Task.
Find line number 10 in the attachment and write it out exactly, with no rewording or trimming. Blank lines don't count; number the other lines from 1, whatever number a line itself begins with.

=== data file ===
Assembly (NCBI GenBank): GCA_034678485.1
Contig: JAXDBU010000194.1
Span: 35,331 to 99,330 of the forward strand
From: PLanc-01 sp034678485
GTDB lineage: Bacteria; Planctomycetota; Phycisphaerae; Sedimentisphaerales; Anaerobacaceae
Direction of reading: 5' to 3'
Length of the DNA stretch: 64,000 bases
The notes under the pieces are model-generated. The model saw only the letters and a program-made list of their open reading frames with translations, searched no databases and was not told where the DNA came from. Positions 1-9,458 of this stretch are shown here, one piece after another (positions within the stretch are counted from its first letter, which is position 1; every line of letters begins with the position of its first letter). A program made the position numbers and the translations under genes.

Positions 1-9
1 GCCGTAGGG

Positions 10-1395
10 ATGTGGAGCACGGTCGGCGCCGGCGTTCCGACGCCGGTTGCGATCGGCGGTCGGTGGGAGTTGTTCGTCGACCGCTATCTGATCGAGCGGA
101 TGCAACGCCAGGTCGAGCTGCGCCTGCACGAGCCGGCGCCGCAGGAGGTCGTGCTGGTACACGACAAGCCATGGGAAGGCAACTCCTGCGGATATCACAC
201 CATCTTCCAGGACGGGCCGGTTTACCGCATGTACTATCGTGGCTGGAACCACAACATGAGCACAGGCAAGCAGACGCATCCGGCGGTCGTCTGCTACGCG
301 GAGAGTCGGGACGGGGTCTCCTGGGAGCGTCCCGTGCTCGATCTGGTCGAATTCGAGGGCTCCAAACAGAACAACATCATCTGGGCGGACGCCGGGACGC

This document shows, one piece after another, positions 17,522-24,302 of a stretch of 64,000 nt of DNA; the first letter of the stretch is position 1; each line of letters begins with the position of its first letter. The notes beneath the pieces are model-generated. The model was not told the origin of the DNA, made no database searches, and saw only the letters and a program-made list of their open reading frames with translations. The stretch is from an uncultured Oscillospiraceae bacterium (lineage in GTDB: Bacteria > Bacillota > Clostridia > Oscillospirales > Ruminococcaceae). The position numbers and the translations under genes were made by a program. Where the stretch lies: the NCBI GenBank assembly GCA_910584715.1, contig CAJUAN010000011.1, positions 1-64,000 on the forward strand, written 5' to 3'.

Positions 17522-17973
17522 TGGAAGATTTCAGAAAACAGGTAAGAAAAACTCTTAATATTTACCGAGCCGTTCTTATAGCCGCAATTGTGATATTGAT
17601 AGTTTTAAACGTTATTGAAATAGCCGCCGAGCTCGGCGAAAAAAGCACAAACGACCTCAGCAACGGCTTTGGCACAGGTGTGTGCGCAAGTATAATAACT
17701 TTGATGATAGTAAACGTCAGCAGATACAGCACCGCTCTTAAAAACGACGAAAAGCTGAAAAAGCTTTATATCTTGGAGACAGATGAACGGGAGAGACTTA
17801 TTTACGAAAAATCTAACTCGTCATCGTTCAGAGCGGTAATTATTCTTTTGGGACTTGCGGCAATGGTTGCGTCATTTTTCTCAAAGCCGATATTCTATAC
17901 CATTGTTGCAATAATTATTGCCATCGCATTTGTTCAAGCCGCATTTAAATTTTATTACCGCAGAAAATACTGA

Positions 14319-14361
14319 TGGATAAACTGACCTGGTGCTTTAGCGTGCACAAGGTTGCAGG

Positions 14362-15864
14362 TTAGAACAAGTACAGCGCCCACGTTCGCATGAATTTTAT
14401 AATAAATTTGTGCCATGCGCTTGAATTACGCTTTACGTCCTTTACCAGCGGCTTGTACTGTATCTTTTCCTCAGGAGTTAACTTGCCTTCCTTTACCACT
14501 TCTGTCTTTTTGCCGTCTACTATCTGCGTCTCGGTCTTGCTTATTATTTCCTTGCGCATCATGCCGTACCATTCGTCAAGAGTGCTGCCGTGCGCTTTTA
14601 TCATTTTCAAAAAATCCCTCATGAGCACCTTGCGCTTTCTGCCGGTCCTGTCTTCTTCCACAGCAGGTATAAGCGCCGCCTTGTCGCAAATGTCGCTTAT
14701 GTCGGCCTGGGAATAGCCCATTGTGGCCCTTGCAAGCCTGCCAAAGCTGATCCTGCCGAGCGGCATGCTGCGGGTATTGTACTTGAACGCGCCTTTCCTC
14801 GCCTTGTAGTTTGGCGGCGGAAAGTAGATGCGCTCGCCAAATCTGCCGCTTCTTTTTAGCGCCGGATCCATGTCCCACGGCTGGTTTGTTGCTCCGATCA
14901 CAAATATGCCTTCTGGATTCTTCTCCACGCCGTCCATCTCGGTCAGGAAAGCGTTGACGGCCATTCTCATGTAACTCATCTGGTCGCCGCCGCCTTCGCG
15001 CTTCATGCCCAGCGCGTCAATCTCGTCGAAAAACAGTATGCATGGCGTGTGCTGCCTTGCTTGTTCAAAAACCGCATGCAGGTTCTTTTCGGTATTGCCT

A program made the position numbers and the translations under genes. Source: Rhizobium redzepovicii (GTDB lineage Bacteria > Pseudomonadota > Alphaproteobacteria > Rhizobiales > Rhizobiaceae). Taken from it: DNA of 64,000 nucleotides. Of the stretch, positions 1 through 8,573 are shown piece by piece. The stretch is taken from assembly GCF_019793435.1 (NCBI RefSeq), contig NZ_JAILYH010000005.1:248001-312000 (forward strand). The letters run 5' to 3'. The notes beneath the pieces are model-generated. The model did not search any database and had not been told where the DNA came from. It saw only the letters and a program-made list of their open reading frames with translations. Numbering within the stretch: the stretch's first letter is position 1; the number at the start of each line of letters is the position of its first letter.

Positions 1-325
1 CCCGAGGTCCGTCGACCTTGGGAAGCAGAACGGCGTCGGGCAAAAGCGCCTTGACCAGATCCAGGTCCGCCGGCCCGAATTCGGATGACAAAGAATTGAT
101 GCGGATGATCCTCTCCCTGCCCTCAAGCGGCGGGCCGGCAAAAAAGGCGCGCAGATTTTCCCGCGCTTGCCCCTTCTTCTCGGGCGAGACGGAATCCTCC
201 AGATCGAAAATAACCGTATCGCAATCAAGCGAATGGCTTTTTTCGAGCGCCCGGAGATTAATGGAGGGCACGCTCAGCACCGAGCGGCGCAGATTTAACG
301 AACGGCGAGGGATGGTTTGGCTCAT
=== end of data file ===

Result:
1 GCCGTAGGG